One of my favorite authors, Anne Lamott, once said, "My mind is a bad neighborhood I try not to go into alone." It seems that more and more of us are finding that being alone with our thoughts can be a truly terrifying activity. When was the last time you spent time doing nothing? Take out the social media and electronic distractions, and what do you have left when you are alone? Where does your mind go?
I came across a study recently that was too fascinating not to share. Many of you may have already read about it, but it got me thinking about how our minds work. The article was published in Science magazine, and the title was "Just think: The challenges of the disengaged mind." In this article, authors looked at 11 different scientific studies, and found that participants typically did not enjoy spending 6 to 15 minutes in a room by themselves with nothing to do but think. They found that the participants enjoyed doing mundane external activities much more, and that many preferred to administer electric shocks to themselves instead of being left alone with their thoughts. The conclusion that was drawn was that most people seem to prefer to be doing something rather than nothing, even if that something is negative. I notice this tendency in myself and how difficult it is to just sit and be, rather than do.
The set up of most of the studies was using college-student participants and having them spend time by themselves in an unadorned room (for 6 to 15 min, depending on the study) after storing all of their belongings, including cell phones and writing implements. The participants were typically asked to spend the time entertaining themselves with their thoughts, with the only rules being that they should remain in their seats and stay awake. After this thinking period, participants answered questions about how enjoyable the experience was and how hard it was to concentrate. Next the researchers wanted to find out if participants would enjoy themselves more if they have something to do. In this study, researchers randomly assigned participants to entertain themselves with their own thoughts or to engage in external activities (such as reading a book, listening to music, or surfing the Web). They asked the latter participants not to communicate with others (ex via texting or emailing), so that they could compare nonsocial external activities (such as reading) with a nonsocial internal activity (thinking). The results were that participants enjoyed the external activities much more than just thinking, found it easier to concentrate, and reported that their minds wandered less. The scientists then repeated these experiments again with non-college students and found similar results.This finding especially fascinated me: Many participants elected to receive negative stimulation over no stimulation—especially men. Sixty-seven percent of men (12 of 18) gave themselves at least one shock during the thinking period, not including one outlier who administered 190 shocks to himself! But what is striking is that simply being alone with their own thoughts for 15 min was apparently so aversive that it drove many participants to self-administer an electric shock that they had earlier said they would pay to avoid. What does that say about how much fear we as humans have of being alone with our thoughts?!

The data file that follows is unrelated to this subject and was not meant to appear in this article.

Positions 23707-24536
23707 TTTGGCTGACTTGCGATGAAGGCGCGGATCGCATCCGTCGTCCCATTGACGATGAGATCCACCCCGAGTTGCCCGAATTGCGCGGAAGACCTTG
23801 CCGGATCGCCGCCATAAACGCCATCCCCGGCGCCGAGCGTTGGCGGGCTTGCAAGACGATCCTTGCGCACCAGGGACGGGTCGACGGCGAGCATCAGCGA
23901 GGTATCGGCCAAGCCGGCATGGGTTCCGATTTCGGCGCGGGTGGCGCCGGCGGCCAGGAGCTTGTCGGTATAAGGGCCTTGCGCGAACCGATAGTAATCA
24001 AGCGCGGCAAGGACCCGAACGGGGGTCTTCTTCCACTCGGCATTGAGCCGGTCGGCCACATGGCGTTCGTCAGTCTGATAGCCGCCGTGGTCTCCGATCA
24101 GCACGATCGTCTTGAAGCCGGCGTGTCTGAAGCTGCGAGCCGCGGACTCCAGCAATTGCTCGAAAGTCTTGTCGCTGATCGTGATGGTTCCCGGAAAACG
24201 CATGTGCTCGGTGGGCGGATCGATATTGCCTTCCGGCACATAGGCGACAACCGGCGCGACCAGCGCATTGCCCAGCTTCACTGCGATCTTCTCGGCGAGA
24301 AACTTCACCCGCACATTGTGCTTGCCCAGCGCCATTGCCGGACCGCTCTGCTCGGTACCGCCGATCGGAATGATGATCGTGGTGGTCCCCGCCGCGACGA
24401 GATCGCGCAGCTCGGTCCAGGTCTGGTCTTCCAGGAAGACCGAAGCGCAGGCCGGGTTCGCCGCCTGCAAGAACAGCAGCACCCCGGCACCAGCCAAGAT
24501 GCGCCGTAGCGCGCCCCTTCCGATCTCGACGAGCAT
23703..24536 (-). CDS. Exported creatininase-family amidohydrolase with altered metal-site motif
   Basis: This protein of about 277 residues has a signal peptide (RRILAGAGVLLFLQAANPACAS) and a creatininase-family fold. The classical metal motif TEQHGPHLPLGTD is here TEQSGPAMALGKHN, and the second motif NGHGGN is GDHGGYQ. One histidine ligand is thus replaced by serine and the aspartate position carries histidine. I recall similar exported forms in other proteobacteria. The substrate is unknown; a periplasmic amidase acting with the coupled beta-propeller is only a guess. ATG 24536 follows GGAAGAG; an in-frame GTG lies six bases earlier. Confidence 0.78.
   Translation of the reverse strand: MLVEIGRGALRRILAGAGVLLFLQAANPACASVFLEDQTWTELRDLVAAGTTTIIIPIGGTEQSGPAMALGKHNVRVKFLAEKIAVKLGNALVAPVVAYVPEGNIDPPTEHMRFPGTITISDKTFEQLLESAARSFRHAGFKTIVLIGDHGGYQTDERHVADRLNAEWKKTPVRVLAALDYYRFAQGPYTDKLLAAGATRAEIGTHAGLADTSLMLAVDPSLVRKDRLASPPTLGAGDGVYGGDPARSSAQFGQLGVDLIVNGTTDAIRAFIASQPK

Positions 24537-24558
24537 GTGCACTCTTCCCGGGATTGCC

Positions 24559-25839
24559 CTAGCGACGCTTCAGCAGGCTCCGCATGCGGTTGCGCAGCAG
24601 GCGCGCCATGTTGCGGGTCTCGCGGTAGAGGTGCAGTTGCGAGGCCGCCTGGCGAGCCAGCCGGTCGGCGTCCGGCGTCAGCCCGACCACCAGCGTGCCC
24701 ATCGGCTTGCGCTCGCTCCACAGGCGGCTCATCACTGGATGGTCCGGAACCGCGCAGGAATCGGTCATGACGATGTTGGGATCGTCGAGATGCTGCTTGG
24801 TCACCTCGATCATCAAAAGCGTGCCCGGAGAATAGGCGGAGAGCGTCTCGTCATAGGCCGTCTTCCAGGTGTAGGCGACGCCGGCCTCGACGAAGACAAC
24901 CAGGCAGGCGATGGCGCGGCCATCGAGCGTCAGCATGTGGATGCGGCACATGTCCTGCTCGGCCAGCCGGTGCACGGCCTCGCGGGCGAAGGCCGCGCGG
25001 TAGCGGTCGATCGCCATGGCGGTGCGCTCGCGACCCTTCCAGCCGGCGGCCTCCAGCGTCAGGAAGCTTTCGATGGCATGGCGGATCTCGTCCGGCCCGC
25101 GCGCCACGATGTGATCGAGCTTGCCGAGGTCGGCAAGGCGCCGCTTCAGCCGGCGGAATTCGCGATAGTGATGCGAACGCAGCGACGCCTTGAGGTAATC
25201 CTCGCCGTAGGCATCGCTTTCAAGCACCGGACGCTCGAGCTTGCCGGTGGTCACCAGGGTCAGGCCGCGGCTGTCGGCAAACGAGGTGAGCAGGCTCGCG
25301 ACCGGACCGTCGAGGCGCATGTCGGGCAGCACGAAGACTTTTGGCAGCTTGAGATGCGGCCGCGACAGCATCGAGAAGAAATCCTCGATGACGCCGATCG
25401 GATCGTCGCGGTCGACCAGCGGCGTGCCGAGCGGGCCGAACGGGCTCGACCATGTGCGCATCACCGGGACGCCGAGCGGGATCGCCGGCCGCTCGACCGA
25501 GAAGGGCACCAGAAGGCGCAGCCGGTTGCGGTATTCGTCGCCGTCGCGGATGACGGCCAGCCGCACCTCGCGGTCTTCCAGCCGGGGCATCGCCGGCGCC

This was a beautifully written quote at the end of the article: Research has shown that minds are difficult to control however, and it may be particularly hard to steer our thoughts in pleasant directions and keep them there. This may be why many people seek to gain better control of their thoughts with meditation and other techniques, with clear benefits. Without such training, people prefer doing to thinking, even if what they are doing is so unpleasant that they would normally pay to avoid it. The untutored mind does not like to be alone with itself.
As a therapist who gets to journey into many peoples thought processes, I can testify that minds are can be very tricky things to change. More often than not, I use CBT (cognitive behavioral therapy) to challenge client's thoughts and help them have more control over what script is running in their head. I also enjoy using the principles of mindfulness to help clients notice where their minds typically go, let go of the anxiety or depression, and just be still. It is much easier on paper than it is in reality, but the hard work of looking at your thoughts in therapy is completely worth it.